Expect increased scrutiny at European AGMs in 2021, says Morrow Sodali
While investors were broadly supportive of companies during this year’s European AGM season, boards should expect more scrutiny in 2021 over their response to the Covid-19 pandemic, according to a new report from Morrow Sodali, the advisory firm.
Across European markets, investors showed little change from last year in their votes on board elections and executive compensation issues, finds the report. They also offered support for capital-raising initiatives, even when proxy advisers weighed in with negative recommendations.
‘It’s been a surprisingly quiet season, at least when it comes to AGM voting,’ Mandy Offel, corporate governance expert at Morrow Sodali, tells IR Magazine.
Although the 2020 AGM season was quiet in tone, the switch to virtual events didn’t harm shareholder involvement. Investor participation has been ‘largely in line’ with the 2019 season, notes the report, and in some cases even increased.
In Switzerland, for example, despite a ban on in-person annual meetings, the proportion of free-float investors taking part in voting edged up from 52.4 percent to 52.8 percent.
Morrow Sodali notes that, while support for board-related items ‘did not significantly change’ this year, there is evidence in some countries that female directors are gaining higher average support than male counterparts, underlining the importance of diverse board slates to shareholders.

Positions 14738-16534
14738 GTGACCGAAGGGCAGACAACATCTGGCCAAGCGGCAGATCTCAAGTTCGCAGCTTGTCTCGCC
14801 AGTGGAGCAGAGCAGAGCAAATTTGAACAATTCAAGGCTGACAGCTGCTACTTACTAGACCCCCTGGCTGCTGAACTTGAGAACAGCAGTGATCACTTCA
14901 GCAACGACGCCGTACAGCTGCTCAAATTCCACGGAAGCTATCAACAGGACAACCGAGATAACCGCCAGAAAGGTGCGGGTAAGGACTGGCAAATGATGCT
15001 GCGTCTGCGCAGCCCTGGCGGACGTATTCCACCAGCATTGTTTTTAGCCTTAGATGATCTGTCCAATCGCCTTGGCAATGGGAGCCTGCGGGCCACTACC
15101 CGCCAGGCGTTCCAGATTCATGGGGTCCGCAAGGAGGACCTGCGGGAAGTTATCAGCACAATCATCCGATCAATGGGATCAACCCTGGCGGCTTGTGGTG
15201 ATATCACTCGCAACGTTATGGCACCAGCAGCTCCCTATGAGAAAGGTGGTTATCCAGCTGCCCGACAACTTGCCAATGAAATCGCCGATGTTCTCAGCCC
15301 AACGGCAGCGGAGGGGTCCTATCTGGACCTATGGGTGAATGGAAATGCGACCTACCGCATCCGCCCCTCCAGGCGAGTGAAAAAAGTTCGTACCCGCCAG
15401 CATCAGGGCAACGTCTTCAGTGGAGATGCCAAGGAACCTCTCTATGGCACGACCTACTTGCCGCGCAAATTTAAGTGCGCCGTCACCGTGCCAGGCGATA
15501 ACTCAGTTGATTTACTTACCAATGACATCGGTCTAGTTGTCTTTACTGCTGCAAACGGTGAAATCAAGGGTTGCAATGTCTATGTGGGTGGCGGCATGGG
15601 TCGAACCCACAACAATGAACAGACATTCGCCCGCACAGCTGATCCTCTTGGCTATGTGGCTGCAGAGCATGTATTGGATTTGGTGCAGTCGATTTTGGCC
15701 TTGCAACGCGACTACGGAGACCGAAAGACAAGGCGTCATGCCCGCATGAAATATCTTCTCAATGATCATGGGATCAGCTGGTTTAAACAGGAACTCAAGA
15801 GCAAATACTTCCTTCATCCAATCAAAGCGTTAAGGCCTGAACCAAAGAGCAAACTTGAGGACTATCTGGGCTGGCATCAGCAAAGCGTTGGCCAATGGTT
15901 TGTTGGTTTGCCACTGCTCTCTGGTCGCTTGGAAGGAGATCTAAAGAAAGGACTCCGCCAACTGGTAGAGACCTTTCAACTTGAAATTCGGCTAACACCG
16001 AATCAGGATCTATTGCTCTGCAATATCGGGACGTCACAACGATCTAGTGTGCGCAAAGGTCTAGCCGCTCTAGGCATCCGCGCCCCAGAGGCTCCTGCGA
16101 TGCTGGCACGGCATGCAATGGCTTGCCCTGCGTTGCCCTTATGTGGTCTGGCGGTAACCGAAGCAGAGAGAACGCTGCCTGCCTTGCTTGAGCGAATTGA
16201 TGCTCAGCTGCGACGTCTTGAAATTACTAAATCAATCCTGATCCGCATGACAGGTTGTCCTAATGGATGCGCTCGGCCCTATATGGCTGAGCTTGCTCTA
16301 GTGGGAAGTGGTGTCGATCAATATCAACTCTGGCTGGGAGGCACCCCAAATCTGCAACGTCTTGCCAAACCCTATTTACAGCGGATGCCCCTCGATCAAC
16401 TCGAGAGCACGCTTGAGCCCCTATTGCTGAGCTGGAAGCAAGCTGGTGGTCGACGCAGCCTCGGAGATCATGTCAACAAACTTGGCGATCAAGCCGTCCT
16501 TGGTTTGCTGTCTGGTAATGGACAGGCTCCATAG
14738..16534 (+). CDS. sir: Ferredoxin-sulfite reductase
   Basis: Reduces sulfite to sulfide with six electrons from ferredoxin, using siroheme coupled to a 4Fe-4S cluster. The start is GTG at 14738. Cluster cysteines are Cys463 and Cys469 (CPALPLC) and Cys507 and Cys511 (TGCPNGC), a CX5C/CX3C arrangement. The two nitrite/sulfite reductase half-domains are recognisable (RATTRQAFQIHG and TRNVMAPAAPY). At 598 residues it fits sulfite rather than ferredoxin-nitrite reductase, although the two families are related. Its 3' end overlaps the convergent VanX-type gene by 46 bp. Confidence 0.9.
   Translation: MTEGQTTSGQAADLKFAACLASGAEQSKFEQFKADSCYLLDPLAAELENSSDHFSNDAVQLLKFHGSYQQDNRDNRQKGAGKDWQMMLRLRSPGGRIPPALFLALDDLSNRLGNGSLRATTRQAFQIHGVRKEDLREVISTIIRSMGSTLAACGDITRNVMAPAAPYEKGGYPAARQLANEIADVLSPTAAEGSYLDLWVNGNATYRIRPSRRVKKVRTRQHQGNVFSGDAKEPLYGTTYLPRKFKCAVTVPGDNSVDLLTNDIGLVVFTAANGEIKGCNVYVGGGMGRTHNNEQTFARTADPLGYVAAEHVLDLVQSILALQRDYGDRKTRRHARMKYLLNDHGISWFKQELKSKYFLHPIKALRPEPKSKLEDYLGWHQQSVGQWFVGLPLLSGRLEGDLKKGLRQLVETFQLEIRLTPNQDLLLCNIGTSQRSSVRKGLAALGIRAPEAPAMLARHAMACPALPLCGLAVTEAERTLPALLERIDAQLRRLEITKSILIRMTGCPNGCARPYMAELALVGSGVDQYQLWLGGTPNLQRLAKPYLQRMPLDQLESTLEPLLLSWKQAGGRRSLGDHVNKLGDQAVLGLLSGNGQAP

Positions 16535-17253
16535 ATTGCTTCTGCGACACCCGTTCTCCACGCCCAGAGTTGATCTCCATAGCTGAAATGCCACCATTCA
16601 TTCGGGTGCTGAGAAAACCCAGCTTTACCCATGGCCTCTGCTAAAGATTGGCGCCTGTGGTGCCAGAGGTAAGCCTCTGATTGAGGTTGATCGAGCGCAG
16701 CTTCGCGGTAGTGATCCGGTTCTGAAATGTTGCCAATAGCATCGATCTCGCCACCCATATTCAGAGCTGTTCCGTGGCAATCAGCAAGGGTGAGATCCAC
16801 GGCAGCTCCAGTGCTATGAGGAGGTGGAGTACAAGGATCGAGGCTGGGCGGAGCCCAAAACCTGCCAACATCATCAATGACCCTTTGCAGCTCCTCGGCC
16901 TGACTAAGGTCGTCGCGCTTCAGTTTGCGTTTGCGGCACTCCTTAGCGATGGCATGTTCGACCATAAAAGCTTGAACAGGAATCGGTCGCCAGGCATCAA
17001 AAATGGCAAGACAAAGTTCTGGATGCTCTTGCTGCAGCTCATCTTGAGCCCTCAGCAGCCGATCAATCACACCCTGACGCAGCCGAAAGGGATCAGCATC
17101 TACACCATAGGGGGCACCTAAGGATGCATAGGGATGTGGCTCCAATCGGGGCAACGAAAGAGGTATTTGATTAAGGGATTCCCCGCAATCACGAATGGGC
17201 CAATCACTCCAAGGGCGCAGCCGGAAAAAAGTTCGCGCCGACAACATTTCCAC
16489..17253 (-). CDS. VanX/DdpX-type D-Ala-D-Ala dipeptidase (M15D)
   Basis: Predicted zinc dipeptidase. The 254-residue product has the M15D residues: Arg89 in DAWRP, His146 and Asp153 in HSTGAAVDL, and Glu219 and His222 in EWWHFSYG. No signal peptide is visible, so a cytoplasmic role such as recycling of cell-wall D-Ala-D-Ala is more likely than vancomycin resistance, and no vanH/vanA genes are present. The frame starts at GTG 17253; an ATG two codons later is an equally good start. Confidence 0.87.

As a case in point, the report picks out Spain, where female board candidates garnered average support of 97.81 percent, compared with 91.85 percent for male candidates.
Two issues have influenced the overall support for companies this year, says Offel: the Covid-19 pandemic and the implementation of the Shareholder Rights Directive II (SRD II). ‘These two factors really led to investors backing off somewhat [to help] companies find their way through the new developments,’ she says.
SRD II has handed investors in Europe a binding vote on the forward-looking remuneration policy and an advisory vote on the backward-looking remuneration report. While some countries already had a say-on-pay vote prior to the new rules, others are experiencing wholesale change in the way executive pay is scrutinized.
An early trend, notes Morrow Sodali, is for investors to register higher dissent against the remuneration report than the policy. That’s because the report contains granular detail about what has been paid, making it more likely to raise specific concerns, while the policy is a broader document covering general guidelines.
Voting results from Italy demonstrate this fact: at the country’s AGMs in 2020, average support for the remuneration policy stood at 88.2 percent, while the percentage for the report was 85.8 percent.
Turning to expectations for 2021, Offel says we cannot expect companies to be offered the same level of leeway. ‘We would suggest the opposite,’ she states.
Much of the scrutiny will fall on executive compensation, she adds. Companies will need to search for a way to reward management for good performance while also taking into account the experience of the workforce, which may have suffered job losses or pay cuts. ‘Boards will be very closely scrutinized for how they do this,’ Offel says.
One thing 2020 has demonstrated, she notes, is that investors are ready to consider specific circumstances and make exceptions to the rules where appropriate.
‘Rather than trying to find the exact amount you need to cut your executive pay to achieve shareholder support, it’s really much more about getting investors on board about how you reach your board decisions on executive pay,’ she says.